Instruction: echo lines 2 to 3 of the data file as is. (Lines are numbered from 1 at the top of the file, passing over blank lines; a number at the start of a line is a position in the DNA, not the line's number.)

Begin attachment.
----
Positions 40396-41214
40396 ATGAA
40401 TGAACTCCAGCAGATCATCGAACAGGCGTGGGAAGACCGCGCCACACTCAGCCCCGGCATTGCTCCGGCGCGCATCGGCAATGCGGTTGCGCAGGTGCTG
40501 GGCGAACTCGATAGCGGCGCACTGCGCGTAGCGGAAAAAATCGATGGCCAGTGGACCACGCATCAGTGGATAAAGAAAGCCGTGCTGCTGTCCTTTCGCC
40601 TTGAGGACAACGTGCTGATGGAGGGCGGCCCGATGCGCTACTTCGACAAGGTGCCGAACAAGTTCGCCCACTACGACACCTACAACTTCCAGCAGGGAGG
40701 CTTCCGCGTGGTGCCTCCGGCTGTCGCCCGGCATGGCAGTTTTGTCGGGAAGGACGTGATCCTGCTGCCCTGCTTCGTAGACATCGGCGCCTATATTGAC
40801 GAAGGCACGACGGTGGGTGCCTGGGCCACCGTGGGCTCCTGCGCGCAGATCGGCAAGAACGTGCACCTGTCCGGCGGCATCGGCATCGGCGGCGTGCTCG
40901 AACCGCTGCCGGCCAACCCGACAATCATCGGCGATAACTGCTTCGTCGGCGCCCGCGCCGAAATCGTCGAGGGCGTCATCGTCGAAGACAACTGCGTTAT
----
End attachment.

40396 ATGAA
40401 TGAACTCCAGCAGATCATCGAACAGGCGTGGGAAGACCGCGCCACACTCAGCCCCGGCATTGCTCCGGCGCGCATCGGCAATGCGGTTGCGCAGGTGCTG